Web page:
Xerox plans to split into two separate public companies, one for equipment, the other providing Xerox' business services. The announcement is likely to accompany the imminent announcement of the last quarter's poor results.
The company has been particularly influenced by the "activist" investor Carl Icahn, who announced his acquisition of Xerox shares last year. He currently holds nearly 8% of Xerox shares and should also get three seats on the board of the services company after the split.
This division looks like a u-turn by Xerox, after the 2010 acquisition of business services company ACS (Affiliated Computer Services) for $5.6 billion and the stated intention of Xerox CEO Ursula Burns to realise strategic value in holding the two sides of the company together as a whole. Revenue from business services represents 56% of total revenue for Xerox, and it's rising, but not enough to offset the decline in sales of equipment.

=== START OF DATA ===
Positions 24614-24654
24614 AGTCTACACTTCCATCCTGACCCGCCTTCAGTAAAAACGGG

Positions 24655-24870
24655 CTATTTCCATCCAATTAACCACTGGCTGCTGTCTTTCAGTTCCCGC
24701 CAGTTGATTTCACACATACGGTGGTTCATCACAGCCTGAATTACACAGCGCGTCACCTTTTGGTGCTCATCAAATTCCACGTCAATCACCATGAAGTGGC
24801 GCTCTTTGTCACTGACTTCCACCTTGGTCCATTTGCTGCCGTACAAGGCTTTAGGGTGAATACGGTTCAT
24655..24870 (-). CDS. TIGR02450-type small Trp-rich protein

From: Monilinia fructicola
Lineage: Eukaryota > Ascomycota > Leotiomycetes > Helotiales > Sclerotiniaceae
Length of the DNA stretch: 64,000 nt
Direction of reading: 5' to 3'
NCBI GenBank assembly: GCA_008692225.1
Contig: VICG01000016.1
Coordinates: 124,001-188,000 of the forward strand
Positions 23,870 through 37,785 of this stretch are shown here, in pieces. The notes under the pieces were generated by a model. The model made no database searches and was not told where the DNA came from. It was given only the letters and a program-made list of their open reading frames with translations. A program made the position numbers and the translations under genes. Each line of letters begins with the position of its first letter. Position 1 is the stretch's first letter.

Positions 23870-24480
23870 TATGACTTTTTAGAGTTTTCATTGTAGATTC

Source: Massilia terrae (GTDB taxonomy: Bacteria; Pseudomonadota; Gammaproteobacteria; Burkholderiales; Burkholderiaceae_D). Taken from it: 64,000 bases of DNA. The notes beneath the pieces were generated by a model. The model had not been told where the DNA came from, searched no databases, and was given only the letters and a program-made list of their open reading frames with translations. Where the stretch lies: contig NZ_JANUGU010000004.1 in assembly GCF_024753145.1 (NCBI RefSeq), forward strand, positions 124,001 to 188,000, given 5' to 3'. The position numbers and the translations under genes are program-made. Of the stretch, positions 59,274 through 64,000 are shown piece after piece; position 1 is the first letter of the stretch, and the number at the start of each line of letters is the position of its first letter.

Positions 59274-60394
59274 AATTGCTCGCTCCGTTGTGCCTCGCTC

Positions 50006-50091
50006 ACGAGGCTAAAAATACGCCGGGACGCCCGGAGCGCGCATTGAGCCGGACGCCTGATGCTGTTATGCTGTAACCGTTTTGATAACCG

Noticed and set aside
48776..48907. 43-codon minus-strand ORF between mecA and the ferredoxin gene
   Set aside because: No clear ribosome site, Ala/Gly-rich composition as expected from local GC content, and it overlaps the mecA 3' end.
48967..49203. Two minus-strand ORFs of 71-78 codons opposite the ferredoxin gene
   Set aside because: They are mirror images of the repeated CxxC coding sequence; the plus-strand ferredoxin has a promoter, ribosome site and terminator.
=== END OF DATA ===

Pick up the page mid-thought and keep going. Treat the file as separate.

This news comes at a difficult time for the company, which is about to announce a fourth consecutive year of decline in sales and turnover. It also comes in the context of the recent division of Hewlett Packard.